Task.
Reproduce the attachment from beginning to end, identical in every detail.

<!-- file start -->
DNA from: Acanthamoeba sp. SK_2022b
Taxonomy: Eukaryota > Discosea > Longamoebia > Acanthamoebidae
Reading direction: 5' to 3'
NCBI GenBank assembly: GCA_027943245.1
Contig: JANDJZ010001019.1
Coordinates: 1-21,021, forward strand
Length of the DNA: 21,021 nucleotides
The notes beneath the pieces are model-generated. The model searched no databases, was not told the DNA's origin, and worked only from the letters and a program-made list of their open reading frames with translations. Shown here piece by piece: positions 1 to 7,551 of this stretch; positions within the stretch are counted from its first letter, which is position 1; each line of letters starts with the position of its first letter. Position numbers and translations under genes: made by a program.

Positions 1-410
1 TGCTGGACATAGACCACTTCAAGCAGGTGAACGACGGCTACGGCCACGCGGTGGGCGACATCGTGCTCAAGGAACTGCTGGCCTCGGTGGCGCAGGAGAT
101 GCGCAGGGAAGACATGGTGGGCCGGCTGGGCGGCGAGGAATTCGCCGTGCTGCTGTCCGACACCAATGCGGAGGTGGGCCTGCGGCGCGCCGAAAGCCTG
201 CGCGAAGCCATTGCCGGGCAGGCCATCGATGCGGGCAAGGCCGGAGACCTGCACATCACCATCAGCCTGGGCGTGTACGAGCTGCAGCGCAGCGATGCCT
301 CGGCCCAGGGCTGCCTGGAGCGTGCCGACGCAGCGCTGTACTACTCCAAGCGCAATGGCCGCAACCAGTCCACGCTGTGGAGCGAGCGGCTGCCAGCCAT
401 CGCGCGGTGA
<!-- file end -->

DNA from: Acanthamoeba sp. SK_2022b
Taxonomy: Eukaryota > Discosea > Longamoebia > Acanthamoebidae
Reading direction: 5' to 3'
NCBI GenBank assembly: GCA_027943245.1
Contig: JANDJZ010001019.1
Coordinates: 1-21,021, forward strand
Length of the DNA: 21,021 nucleotides
The notes beneath the pieces are model-generated. The model searched no databases, was not told the DNA's origin, and worked only from the letters and a program-made list of their open reading frames with translations. Shown here piece by piece: positions 1 to 7,551 of this stretch; positions within the stretch are counted from its first letter, which is position 1; each line of letters starts with the position of its first letter. Position numbers and translations under genes: made by a program.

Positions 1-410
1 TGCTGGACATAGACCACTTCAAGCAGGTGAACGACGGCTACGGCCACGCGGTGGGCGACATCGTGCTCAAGGAACTGCTGGCCTCGGTGGCGCAGGAGAT
101 GCGCAGGGAAGACATGGTGGGCCGGCTGGGCGGCGAGGAATTCGCCGTGCTGCTGTCCGACACCAATGCGGAGGTGGGCCTGCGGCGCGCCGAAAGCCTG
201 CGCGAAGCCATTGCCGGGCAGGCCATCGATGCGGGCAAGGCCGGAGACCTGCACATCACCATCAGCCTGGGCGTGTACGAGCTGCAGCGCAGCGATGCCT
301 CGGCCCAGGGCTGCCTGGAGCGTGCCGACGCAGCGCTGTACTACTCCAAGCGCAATGGCCGCAACCAGTCCACGCTGTGGAGCGAGCGGCTGCCAGCCAT
401 CGCGCGGTGA